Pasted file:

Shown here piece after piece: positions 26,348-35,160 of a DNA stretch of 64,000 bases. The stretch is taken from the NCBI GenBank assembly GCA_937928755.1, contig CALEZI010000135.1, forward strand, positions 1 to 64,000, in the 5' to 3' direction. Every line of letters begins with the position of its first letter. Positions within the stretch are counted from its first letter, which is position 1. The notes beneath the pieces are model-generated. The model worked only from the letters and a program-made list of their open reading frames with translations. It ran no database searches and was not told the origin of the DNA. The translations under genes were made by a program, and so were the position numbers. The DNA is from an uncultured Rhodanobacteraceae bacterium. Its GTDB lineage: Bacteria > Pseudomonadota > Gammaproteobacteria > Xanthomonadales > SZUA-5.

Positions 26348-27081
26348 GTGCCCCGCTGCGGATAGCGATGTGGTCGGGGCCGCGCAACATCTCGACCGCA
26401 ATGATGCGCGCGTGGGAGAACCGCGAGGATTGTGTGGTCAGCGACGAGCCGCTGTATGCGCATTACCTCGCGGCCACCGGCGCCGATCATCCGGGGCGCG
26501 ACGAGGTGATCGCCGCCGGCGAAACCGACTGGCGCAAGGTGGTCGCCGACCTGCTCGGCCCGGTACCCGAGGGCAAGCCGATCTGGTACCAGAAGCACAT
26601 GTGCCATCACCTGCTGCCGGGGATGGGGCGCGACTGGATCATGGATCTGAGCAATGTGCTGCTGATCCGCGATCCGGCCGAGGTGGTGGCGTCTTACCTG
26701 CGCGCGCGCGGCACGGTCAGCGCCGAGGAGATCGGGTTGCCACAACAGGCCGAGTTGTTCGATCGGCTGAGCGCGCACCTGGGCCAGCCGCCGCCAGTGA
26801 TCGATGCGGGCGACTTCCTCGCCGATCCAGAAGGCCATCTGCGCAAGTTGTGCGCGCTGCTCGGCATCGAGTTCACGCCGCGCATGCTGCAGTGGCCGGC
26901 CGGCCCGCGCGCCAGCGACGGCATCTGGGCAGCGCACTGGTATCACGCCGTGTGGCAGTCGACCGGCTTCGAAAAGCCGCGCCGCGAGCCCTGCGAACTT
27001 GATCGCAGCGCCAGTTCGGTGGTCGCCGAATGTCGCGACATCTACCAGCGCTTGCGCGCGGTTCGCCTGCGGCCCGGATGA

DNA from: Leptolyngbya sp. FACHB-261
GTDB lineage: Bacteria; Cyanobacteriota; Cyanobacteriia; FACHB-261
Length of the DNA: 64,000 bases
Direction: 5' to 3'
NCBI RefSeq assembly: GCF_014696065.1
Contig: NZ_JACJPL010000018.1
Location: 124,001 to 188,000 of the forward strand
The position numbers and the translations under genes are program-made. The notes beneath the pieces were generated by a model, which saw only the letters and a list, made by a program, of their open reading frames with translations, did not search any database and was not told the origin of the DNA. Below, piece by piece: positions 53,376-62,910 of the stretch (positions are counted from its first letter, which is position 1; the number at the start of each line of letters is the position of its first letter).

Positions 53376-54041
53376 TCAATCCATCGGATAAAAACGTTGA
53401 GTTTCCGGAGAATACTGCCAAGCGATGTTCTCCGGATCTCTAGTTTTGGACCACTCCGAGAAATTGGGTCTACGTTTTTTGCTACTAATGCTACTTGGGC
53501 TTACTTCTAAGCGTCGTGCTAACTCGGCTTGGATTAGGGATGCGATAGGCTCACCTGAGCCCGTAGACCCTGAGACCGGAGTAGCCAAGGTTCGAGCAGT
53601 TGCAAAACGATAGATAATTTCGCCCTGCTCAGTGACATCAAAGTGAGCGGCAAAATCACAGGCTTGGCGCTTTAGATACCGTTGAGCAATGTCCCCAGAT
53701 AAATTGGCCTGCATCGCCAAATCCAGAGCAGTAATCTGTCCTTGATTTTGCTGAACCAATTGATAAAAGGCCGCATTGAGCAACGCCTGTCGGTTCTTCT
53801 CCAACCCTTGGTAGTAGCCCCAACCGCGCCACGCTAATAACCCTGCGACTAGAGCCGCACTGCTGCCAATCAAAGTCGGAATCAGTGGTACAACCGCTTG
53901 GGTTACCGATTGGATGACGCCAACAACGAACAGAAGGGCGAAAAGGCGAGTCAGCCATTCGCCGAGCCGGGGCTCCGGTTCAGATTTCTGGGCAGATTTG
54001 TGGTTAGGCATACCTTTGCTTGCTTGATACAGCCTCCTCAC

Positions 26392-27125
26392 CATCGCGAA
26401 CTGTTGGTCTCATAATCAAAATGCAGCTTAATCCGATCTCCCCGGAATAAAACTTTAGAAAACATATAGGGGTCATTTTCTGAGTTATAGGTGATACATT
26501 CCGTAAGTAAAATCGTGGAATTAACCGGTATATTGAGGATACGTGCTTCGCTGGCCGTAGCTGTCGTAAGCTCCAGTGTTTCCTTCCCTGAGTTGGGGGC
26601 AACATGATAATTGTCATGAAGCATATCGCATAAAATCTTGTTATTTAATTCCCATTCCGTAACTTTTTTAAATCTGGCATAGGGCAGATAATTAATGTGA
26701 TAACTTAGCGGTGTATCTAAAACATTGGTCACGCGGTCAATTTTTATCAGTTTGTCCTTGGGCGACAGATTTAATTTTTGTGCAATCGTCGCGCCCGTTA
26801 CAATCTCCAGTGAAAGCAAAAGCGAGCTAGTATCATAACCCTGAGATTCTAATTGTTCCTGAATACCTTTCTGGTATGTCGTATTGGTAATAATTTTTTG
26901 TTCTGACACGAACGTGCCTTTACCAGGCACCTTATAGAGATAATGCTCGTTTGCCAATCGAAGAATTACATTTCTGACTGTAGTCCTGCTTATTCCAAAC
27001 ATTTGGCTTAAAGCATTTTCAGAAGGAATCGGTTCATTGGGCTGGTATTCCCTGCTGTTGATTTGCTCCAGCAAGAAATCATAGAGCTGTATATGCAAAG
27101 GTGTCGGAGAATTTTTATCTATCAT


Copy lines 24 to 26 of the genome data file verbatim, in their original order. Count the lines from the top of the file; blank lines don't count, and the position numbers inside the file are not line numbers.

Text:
53701 AAATTGGCCTGCATCGCCAAATCCAGAGCAGTAATCTGTCCTTGATTTTGCTGAACCAATTGATAAAAGGCCGCATTGAGCAACGCCTGTCGGTTCTTCT
53801 CCAACCCTTGGTAGTAGCCCCAACCGCGCCACGCTAATAACCCTGCGACTAGAGCCGCACTGCTGCCAATCAAAGTCGGAATCAGTGGTACAACCGCTTG
53901 GGTTACCGATTGGATGACGCCAACAACGAACAGAAGGGCGAAAAGGCGAGTCAGCCATTCGCCGAGCCGGGGCTCCGGTTCAGATTTCTGGGCAGATTTG